War for Water? Syria, Iraq and Turkey will next Fight for Rivers, Report Says
BY: TOM O’CONNOR
The next war in the Middle East could be fought over water as Iraq, Syria and Turkey scramble to assert claims to two vital rivers that run through the region, according to a new report.
Nabil al-Samman, a Syrian expert on international waters, made the case for an upcoming “water war” in an article published Friday by Saudi newspaper Asharq Al-Awsat. The article defines the term as being used to refer in the Mediterranean to “the use of water as a weapon in order to control its sources, or the diversion of water as a commercial commodity controlled by powerful upstream states for political ends.” The piece outlines a decades-long history of difficult relations and devastating conflicts that have set the stage for a potential upcoming crisis between Syria, Iraq and Turkey.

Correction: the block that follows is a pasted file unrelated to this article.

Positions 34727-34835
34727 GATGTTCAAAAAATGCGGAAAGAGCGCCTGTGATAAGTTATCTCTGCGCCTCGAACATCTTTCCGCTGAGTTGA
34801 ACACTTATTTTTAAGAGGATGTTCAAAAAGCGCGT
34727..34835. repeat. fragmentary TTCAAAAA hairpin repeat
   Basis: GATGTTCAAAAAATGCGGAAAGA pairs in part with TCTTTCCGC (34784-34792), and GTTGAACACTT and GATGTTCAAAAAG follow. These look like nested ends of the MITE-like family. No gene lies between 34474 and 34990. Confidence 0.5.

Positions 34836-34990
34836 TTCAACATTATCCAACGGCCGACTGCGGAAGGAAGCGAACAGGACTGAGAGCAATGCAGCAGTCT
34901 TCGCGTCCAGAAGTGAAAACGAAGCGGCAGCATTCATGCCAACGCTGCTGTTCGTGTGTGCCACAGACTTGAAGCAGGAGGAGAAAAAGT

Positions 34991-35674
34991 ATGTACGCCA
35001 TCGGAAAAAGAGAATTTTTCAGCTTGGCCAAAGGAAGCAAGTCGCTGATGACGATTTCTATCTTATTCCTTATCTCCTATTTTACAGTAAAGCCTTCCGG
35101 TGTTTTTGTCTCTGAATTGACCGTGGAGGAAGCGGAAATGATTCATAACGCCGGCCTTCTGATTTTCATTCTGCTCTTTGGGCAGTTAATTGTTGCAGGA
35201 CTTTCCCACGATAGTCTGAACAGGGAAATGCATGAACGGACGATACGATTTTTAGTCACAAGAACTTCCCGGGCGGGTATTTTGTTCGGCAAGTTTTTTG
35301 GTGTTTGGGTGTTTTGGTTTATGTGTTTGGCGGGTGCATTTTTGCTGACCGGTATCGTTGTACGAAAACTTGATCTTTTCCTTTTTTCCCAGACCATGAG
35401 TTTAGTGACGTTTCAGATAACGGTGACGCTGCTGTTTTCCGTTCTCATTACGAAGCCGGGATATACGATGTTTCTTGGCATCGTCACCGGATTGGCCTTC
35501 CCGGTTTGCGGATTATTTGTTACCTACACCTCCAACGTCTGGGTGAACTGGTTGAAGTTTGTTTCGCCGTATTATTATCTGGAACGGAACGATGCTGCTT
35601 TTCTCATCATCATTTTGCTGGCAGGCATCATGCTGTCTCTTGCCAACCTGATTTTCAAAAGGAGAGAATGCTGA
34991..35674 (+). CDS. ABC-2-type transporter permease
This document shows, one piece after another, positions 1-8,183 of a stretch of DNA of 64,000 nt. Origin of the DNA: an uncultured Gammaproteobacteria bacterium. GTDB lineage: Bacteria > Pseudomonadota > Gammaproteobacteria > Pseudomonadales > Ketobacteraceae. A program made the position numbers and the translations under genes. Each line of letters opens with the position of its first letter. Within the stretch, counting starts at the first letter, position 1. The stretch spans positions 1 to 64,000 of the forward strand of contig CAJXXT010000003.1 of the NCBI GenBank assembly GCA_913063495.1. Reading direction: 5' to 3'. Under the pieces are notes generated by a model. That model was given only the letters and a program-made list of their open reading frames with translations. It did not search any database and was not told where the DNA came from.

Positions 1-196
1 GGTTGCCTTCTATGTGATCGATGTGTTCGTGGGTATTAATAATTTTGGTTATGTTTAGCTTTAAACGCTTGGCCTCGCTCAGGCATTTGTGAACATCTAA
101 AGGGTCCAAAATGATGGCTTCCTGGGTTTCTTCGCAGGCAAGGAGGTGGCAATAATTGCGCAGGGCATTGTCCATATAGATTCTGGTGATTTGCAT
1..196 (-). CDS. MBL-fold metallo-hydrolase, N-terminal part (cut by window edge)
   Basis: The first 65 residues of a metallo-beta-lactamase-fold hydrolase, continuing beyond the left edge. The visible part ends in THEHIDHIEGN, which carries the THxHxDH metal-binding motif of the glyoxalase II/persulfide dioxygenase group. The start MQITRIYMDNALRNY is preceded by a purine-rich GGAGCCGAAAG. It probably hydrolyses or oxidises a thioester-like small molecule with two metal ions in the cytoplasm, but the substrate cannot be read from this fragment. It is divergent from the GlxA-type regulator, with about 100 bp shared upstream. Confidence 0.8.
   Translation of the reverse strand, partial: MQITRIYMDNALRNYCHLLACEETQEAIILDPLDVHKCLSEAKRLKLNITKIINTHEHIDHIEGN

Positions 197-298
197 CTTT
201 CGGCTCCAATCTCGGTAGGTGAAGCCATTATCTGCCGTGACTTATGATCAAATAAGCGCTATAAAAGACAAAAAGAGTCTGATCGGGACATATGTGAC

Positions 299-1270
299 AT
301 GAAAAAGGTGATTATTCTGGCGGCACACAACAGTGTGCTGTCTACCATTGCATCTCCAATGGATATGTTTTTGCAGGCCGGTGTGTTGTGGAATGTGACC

“When the sounds of guns and war drums fade in Syria and Iraq, new tensions may arise because of water, especially in their conflict with Turkey, from which the Euphrates and Tigris rivers flow,” the report read.
In eastern Syria’s Euphrates River Valley, drought and mismanaged government policies helped fuel support for protests that eventually morphed into a 2011 nationwide insurrection backed by the West, Turkey and Gulf Arab states. The subsequent insurgency and Syrian military’s campaign backed, by Russia and Iran, to retake the country has left critical water infrastructure in ruins. Across the border in western Iraq, 15 consecutive years of war and insurgency following the 2003 U.S. invasion have left a similarly dire situation, but Turkey retains a powerful, controversial hold on the region’s natural resources.